Our Oceans - Our Oceans

Our Oceans – Our Oceans

‘Melancholy’ seems to be the new trope of prog music; songs of emotional despair and stories of lost lovers have replaced dragons and spaceships as the subject matters of progressive rock in the Millennium. The rising popularity of bands playing this style, such as Porcupine Tree, Gazpacho and Anathema, have dominated the prog scene, alongside prog metal bands, in the last decade, finding respect and interest from both progressive rock fans and mainstream listeners and inspiring many new bands to emulate their sounds.

From the Netherlands, newly formed Our Oceans can be described as a love-child of the jazz metal of Cynic and black metal of Dodecahedron, which isn‘t surprising as they comprise ex-Cynic members Tymon Kruidenier and Robin Zielhorst plus Michel Nienhui and Jasper Barendregt from Dodecahedron. Their recently released self-titled debut album fuses the bass-heavy Cynic sound with melancholic tunes over a rich and atmospheric background. The percussive fretless bass and dynamic drums couple with Kruidenier’s soft and wistful voice to dominate the album and they have produced one of the most powerful and emotional albums of the year.

The strength and emotional core of the album comes from the impressive and engaging crescendos scattered through the album. Atmospheric verses slowly build to vocal-heavy climaxes which explode with downbeat feelings of despair. This is most-evident in opener What If. Starting as a Porcupine Tree-like vocal/keyboard ballad, accompanied by the ever present fretless bass, the melodic vocal slowly builds towards a transition to a guitar-heavy peak. The song then moves to post-rock with repetitive guitars, giving way perfectly to a choral outro that leaves the listener wanting more.

Tangled elevates the fretless bass to a predominant role, establishing a more dynamic and atmospheric background sound. A mid-section of choral vocals develops alongside bass and drums to culminate with an incredible guitar solo which certainly succeeds in filling the heart with sorrow (however, if that’s all you’re looking for in a song then you should definitely see a doctor!).

Although keeping up the pace and quality with songs such as Lioness’ Sunrise and Illuminate, the album’s overbearing melancholy gets a little repetitive and dull, the more unimaginative and straightforward tracks such as Precarious. Lioness’ Sunrise shakes off the bad taste leftover from Precarious to offer one of the greatest build-ups and crescendos on the album. As one of the longest songs, at around 6 minutes, it introduces prominent keyboard soundscaping and higher vocals to establish an awe-inspiring atmosphere. Similar to Tangled, a choral section – which includes the best chorus on the album – leads to an explosive peak that gives each member a chance to demonstrate their talents and the superlative interplay between the instruments.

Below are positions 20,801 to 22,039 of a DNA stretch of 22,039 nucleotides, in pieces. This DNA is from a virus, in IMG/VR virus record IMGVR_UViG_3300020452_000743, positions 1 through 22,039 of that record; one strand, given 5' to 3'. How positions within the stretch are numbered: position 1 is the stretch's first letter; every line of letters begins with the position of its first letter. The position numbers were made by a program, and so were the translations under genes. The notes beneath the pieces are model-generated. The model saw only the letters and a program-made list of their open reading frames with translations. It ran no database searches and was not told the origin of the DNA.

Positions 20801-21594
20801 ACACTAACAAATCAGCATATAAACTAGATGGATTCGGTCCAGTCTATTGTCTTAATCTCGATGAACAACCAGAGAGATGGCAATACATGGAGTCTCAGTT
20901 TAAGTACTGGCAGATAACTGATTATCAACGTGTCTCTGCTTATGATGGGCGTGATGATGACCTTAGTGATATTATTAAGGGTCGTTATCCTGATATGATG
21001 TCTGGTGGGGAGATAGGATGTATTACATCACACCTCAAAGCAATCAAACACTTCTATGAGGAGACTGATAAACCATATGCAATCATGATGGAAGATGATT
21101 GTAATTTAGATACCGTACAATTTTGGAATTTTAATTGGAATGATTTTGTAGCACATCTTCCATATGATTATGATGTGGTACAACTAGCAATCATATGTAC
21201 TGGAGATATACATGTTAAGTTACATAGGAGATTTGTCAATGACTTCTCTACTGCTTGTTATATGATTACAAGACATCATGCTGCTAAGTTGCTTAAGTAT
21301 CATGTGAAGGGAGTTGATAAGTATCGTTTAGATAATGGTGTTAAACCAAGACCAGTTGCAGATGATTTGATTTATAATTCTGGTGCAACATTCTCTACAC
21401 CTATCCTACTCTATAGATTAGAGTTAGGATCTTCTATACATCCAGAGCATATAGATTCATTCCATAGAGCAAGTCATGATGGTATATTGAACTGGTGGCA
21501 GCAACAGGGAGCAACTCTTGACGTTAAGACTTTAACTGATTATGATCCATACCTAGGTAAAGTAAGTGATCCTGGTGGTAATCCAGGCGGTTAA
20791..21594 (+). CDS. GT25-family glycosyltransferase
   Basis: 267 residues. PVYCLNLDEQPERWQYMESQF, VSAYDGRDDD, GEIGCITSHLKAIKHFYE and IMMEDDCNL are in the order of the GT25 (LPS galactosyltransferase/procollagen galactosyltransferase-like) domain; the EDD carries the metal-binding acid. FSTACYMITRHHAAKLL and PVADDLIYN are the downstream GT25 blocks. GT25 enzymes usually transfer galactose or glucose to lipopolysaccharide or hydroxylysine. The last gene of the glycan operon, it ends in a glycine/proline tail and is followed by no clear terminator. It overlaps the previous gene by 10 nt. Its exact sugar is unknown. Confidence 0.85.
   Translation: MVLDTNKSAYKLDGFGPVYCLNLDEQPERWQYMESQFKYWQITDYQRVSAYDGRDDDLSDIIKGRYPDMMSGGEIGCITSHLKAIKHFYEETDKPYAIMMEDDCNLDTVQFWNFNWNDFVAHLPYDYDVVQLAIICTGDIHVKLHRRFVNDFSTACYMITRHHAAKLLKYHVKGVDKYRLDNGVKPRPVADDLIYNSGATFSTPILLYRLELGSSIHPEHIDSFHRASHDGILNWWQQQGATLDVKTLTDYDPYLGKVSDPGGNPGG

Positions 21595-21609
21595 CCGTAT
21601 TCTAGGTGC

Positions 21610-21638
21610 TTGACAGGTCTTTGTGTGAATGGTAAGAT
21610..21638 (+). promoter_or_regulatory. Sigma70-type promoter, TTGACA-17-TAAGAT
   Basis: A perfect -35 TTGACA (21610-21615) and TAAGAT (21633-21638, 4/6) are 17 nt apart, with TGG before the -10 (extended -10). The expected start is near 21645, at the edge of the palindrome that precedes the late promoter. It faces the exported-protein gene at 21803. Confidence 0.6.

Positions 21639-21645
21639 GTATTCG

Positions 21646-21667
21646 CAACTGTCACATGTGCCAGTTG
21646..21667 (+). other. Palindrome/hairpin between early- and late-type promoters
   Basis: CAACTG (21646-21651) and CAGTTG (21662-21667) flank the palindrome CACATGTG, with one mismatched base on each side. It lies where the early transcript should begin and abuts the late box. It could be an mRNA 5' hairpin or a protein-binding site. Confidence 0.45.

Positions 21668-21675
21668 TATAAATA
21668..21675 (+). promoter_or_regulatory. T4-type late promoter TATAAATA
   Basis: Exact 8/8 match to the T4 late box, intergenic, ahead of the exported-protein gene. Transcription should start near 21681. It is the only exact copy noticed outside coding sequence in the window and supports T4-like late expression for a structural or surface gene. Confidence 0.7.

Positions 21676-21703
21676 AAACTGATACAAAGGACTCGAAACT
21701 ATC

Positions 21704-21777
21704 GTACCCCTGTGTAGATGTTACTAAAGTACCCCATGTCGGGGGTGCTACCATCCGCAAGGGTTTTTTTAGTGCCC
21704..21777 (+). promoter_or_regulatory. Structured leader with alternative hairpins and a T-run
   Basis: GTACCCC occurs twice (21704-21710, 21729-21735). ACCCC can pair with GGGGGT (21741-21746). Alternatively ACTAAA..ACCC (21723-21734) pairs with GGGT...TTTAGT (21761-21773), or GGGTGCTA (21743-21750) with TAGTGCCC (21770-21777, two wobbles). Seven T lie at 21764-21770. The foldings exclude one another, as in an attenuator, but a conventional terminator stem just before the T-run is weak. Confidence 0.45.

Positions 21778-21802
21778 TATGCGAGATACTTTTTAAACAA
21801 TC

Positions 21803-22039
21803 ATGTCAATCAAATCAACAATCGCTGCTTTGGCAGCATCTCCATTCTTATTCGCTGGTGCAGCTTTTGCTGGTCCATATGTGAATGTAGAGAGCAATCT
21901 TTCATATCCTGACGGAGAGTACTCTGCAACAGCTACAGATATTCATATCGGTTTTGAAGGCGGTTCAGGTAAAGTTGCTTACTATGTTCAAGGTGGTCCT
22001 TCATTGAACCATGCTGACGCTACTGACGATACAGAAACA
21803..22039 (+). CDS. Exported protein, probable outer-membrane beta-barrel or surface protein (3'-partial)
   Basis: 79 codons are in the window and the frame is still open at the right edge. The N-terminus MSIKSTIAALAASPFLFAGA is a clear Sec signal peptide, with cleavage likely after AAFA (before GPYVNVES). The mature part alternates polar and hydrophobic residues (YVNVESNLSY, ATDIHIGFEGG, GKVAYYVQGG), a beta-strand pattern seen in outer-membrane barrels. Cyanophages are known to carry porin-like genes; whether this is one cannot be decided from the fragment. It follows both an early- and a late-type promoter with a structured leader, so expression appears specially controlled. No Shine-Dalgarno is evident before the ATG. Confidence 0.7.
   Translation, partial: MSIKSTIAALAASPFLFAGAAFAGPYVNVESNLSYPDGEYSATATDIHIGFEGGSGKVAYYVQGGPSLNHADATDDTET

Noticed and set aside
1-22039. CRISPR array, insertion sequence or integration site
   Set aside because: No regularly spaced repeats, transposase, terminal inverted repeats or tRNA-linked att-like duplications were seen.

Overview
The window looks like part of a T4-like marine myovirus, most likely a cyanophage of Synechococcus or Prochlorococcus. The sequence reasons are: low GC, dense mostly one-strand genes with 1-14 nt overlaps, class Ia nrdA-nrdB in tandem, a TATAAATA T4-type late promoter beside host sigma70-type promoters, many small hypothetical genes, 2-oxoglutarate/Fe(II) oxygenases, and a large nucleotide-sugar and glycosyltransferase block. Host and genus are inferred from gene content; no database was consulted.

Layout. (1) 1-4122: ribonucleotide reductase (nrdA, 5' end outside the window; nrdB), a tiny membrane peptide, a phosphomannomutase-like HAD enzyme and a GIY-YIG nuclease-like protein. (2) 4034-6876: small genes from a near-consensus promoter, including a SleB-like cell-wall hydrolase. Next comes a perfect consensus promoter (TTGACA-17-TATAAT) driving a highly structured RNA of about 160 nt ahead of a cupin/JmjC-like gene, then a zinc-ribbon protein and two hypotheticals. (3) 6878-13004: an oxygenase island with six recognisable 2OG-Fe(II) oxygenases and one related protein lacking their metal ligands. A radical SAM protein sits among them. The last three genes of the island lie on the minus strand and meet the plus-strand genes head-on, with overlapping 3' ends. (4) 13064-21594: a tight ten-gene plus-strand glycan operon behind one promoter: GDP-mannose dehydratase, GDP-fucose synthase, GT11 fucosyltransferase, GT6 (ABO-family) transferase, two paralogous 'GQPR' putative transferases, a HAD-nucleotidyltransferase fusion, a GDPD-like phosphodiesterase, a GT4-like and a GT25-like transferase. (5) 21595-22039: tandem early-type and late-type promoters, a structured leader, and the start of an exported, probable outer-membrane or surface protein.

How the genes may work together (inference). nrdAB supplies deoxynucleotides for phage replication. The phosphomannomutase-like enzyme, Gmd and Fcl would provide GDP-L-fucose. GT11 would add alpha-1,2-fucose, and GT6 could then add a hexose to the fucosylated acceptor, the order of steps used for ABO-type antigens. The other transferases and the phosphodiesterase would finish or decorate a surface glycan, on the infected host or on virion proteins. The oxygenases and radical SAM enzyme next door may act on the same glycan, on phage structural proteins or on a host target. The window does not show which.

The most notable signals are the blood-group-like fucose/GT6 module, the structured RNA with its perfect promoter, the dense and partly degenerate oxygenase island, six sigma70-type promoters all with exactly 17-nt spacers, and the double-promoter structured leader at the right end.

Mixing things up the with shorter, more energetic and poppier tracks like Am I Still Here?, and with heavier and more rocking songs like Illuminate, Our Oceans successfully manages to keep things interesting whilst not steering away from the musical essence of the album. The longest track, Turquoise, comes after two simpler tracks and is also the most complex piece here, featuring astonishing bass-work and marvellous drumming to build the tension throughout the outro and dense guitars perfecting the ambience.

Our Oceans’ debut closes with two tracks that sadly fails to measure up to the feeling of awe created elsewhere. While penultimate piece Let Me feels like a straightforward rock song, closer Reawaken does nothing but repeat ideas established previously in the album. So, albeit having a strong start and an amazing middle-section, the album fails to close on a high note.

Not without its mistakes, Our Oceans certainly points towards a well-established sound, a strong chemistry between the band members, and a bright future for making listeners cry their hearts out. If you’re looking for a band that can show musical creativity without sacrificing the emotional subject matter (*coughs* looking at you Stevie Wilson), Our Oceans should be a band to look out for in the future.

01. What If (4:49)
02. Tangled (5:39)
03. Precarious (3:36)
04. Lioness’ Sunrise (6:11)
05. Am I Still Here? (3:19)
06. Illuminate (5:28)
07. Turquoise (6:28)
08. Let Me (3:48)
09. Reawaken (5:48)

Total Time – 45:06

Tymon Kruidenier – Vocals & Guitars
Michel Nienhuis – Guitars
Robin Zielhorst – Bass
Jasper Barendregt – Drums & Percussion

Record Label: Independent
Catalogue#: n/a
Country Of Origin: The Netherlands
Release Date: 15th November 2015

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